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More talk, less agreement: Risk discussion can hurt consensus-building on science/technology

When it comes to public issues pertaining to science and technology, "talking it out" doesn't seem to work. A new study from North Carolina State University shows that the more people discuss the risks and benefits associated with scientific endeavors, the more entrenched they become in their viewpoint and the less likely they are to see the merit of other viewpoints.

"This research highlights the difficulty facing state and federal policy leaders when it comes to high-profile science and technology issues, such as stem cell research or global warming," says Dr. Andrew Binder, an assistant professor of communication at NC State and lead author of the study. "Government agencies view research on these issues as vital and necessary for the country's future, but building public consensus for that research is becoming increasingly difficult."

The researchers set out to see how people talk about risks associated with unfamiliar science and technology issues, Binder explains. "Most people, when faced with an issue related to science and technology, adopt an initial position of support or opposition," Binder says. "Our results demonstrate very clearly that the more people talk about divisive science and technology issues, the less likely the two camps are to see the issue in the same way. This is problematic because it suggests that individuals are very selective in choosing their discussion partners and hearing only what they want to hear during discussions of controversial issues."

In the study, the researchers focused on public debate related to the National Bio- and Agro-Defense Facility (NBAF), which the federal government discussed building in one of six sites around the country. Some members of the public opposed building a facility housing highly infectious animal diseases in their community. The six proposed sites were Athens, Ga., Manhattan, Kan., Plum Island, N.Y., Butner, N.C., Flora, Miss., and San Antonio, Texas. Manhattan was ultimately selected as the site for the NBAF.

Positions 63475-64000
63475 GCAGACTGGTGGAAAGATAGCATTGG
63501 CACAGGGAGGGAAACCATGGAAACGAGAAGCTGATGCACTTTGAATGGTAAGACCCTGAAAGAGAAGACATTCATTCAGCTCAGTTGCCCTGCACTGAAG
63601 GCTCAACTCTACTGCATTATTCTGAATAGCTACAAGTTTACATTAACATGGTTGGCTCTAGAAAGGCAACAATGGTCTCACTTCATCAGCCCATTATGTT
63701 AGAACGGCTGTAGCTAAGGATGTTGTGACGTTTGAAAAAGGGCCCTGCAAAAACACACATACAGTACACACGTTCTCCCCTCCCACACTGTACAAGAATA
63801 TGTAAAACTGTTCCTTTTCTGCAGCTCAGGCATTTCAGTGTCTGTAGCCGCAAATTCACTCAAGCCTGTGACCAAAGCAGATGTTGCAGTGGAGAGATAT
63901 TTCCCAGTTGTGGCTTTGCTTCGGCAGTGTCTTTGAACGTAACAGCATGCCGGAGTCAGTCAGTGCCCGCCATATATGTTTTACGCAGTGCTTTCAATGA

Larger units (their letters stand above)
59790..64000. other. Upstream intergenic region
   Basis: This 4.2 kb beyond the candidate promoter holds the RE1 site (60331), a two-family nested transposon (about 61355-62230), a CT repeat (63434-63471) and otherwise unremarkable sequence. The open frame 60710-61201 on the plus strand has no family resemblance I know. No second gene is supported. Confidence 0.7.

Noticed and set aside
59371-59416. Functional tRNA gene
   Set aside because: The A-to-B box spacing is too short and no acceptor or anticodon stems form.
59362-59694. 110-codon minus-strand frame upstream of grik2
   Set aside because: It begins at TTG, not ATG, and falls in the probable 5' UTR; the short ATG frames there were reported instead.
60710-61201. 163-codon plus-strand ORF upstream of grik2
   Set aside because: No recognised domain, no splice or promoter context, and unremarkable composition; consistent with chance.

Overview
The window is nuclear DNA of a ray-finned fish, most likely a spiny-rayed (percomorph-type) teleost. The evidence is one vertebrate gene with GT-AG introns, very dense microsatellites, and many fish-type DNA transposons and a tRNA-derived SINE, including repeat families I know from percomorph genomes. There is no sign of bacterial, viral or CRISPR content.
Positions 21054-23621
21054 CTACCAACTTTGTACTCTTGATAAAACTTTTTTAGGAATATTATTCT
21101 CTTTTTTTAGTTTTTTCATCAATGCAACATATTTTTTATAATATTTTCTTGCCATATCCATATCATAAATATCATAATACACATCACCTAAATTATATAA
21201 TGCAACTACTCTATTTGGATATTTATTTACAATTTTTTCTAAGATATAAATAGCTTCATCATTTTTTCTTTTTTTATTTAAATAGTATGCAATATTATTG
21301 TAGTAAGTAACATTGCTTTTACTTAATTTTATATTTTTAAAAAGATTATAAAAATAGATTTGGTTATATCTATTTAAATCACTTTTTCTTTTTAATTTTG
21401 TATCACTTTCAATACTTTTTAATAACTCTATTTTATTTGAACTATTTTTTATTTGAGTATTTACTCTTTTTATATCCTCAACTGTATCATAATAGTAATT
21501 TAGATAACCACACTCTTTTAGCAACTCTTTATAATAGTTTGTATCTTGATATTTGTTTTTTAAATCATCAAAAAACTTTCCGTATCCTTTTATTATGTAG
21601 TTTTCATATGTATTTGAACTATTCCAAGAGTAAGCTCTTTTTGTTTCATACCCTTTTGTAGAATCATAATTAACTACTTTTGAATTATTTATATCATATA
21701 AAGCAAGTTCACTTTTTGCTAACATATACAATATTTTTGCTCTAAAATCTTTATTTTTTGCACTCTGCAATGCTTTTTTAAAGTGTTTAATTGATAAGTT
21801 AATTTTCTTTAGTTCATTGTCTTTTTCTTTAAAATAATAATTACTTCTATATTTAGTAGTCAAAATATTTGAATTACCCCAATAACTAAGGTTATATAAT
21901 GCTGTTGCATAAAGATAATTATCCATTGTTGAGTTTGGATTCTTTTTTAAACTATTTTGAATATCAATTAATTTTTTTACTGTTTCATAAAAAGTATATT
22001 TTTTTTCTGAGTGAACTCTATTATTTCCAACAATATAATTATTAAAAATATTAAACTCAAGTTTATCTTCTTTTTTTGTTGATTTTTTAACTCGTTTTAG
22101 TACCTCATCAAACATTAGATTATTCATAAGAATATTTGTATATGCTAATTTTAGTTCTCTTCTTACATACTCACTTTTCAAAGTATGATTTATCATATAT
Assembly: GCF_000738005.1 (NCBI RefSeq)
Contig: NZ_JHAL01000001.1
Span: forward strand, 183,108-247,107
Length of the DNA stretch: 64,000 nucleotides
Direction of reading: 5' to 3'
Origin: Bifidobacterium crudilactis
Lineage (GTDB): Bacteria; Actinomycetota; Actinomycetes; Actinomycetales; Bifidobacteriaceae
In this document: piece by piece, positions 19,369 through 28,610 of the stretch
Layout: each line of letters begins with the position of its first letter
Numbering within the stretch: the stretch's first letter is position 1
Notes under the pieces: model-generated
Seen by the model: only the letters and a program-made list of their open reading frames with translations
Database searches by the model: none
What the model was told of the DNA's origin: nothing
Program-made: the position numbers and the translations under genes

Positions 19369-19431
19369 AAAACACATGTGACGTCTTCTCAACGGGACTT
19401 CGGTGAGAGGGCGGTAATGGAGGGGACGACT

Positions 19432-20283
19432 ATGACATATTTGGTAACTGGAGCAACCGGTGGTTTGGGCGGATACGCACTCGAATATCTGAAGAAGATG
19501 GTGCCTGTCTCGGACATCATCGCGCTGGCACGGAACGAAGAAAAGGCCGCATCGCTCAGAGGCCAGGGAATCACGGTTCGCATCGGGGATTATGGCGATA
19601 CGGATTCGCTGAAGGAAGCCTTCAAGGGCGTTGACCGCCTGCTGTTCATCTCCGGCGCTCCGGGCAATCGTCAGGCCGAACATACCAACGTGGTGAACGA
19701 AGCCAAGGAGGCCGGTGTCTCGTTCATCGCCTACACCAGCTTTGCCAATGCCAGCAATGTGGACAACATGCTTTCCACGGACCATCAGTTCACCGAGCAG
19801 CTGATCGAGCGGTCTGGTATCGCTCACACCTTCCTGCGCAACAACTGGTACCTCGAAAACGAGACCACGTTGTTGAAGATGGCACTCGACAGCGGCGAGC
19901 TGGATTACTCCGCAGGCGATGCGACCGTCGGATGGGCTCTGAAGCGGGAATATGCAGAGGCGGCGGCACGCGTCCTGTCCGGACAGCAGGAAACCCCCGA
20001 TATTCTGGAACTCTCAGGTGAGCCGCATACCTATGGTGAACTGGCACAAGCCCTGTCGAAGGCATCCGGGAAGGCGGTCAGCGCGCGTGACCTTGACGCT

The researchers conducted surveys of residents living near the proposed sites to collect data on people's perceptions of the potential risks and benefits associated with NBAF. Specifically, the results showed that, among people who opposed the facility, the more an individual discussed the issue with other people in their community, the more firmly entrenched he/she became in his/her perception of greater risks and fewer benefits. Conversely, among those who supported the facility, increased discussion led to an increased perception of benefits and a decreased perception of risks.

This research was done as part of an overarching grant project funded by the National Science Foundation, which is aimed at understanding the public opinion and policy dynamics surrounding site-selections for federal research facilities.

"This work will likely inform future decision-making on how federal agencies engage the public in regard to large-scale research initiatives," Binder says.


Contact: Matt Shipman
North Carolina State University

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